Arts for Alzheimer's: Movie Screenings Jog Memories

Nov 28, 2011, 9:23 a.m.

Aunt Tilly doesn't chat or interact much since her Alzheimer's reached its current stage. She has trouble remembering names and faces, or recalling what was said to her just a few minutes ago. Yet one day you're watching TV with her and she suddenly announces, "There's Trevor Howard!" or "My favorite scene is coming up!"

Have you ever found yourself startled by such moments of clarity? Don't be. While sufferers from Alzheimer's disease find it increasingly difficult to retain short-term memories, many of their older memories remain razor-sharp -- including their favorite movies and film stars from the golden age of cinema. The same holds true for the music they grew up with or their favorite paintings. These cues can enable Alzheimer's patients to re-connect temporarily with their surroundings and their memories -- and that's the goal of a non-profit organization known as the Artists for Alzheimer's (ARTZ) project.

ARTZ was established as part of the Hearthstone I'm Still Here Foundation, which is dedicated to improving the quality of life for Alzheimer's patients. ARTZ focuses on helping these individuals experience and interact with the outside world again through exposure to the performing, visual and musical arts. One of their current programs involves regular screenings of short clips from old classic movies held especially for this population. A presenter will introduce the clips and invite the audience to answer questions about the films or film stars of their youth. Once the clip begins, audience members are encouraged to sing along or repeat famous lines along with the performers. The result is a truly interactive, entertaining experience for everyone involved as old memories come rushing to the surface.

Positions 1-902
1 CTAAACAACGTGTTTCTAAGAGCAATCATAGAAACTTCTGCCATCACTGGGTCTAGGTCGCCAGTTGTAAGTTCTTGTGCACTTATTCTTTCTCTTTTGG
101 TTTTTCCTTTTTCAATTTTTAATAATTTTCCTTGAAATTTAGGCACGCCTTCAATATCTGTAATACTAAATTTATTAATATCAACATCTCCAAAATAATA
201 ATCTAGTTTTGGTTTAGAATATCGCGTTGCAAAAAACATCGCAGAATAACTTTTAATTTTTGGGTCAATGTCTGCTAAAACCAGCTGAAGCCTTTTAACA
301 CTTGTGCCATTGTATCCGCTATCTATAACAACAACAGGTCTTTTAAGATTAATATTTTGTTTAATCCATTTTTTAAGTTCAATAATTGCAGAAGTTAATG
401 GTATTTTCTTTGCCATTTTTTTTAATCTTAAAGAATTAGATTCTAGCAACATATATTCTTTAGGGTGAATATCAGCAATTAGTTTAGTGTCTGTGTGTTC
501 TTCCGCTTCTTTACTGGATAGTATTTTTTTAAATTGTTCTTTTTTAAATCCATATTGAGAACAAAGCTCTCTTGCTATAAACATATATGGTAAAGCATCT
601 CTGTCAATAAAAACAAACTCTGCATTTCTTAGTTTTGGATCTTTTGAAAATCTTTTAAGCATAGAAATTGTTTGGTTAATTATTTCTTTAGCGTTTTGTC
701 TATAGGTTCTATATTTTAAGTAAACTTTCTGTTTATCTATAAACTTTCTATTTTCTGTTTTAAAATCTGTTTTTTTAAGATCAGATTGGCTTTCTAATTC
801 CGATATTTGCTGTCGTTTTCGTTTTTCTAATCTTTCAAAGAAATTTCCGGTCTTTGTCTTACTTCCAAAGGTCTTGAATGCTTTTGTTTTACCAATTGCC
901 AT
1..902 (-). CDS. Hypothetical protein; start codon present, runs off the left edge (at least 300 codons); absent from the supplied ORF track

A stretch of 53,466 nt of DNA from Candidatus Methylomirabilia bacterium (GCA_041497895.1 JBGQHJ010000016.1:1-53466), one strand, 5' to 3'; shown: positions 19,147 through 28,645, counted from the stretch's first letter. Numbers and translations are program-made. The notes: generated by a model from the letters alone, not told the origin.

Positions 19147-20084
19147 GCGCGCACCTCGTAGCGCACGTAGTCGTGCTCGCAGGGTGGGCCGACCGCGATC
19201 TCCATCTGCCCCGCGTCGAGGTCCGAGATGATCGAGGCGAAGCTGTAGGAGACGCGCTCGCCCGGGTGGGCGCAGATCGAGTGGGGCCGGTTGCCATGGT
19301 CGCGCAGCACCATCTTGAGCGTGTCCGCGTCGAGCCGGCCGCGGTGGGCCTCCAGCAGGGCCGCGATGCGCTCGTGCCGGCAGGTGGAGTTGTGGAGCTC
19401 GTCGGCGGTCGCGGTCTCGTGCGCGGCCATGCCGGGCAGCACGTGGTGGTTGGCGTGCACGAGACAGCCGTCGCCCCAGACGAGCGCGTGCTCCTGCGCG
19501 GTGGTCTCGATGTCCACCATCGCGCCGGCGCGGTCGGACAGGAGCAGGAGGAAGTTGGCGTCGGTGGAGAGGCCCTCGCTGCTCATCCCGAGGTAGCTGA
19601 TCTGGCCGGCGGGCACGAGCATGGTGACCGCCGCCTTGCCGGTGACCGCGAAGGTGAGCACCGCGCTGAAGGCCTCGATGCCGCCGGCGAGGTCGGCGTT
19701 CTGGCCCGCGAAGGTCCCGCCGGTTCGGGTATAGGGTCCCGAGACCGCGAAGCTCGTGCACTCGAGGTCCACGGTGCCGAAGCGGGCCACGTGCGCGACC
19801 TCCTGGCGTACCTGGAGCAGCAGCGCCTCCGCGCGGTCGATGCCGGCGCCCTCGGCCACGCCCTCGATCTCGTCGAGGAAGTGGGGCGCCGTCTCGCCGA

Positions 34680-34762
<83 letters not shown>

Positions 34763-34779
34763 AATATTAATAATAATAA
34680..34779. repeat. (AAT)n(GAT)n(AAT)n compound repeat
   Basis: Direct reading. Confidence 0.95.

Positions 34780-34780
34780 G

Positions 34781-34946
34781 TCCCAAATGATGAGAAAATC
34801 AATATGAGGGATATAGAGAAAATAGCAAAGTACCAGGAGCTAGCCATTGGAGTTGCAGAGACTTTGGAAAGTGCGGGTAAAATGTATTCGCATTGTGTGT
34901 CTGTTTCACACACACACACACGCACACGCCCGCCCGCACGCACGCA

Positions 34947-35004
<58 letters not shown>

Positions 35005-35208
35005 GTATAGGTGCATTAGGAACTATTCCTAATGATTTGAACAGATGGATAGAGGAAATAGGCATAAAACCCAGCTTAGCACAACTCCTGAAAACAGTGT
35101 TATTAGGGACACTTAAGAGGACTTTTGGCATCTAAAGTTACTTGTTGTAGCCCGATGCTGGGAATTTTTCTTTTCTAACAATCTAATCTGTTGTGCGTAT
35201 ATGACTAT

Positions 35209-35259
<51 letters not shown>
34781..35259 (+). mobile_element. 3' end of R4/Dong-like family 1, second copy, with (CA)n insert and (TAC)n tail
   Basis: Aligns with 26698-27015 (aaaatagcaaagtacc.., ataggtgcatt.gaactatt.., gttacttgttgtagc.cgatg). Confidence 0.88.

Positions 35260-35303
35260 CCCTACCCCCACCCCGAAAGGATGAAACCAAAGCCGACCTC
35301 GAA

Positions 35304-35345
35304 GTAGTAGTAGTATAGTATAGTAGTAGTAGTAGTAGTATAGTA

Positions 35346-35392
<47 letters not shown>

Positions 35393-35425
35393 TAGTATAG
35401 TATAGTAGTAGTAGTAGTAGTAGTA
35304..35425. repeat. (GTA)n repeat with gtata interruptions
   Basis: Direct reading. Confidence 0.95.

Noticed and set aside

But not all the memories are old ones. ARTZ organizers are finding that these screenings can help new memories form as well. Many participants will continue to talk about the event for several days afterward and even look ahead to the next opportunity to attend a screening. The mere fact that they feel totally "plugged in" to what's going on around them can supply them with some much-needed reassurance and self-confidence. Think about it -- if you couldn't remember your family members' names or recognize any of today's musicians or TV personalities, how would you feel about diving into the conversation? ARTZ screenings provide a vivid mutual connection point for people who desperately want and need to find a way to engage in life despite their circumstances.

ARTZ has continued to expand its reach since it was first founded in Boston, Massachusetts in 2001. Today it has major chapters in the U.S., France, Germany, Australia and the U.K. Its ultimate goal is to have theaters, sports clubs, galleries and other hot spots all over the world offering special events for dementia patients. You can learn more about the organization through its website, artistsforalzheimers.org. In the meantime, make sure you have some of Aunt Tilly's favorite classics standing by at home. You may be amazed at how much fun you both have!

Content Provided by Spot55.com

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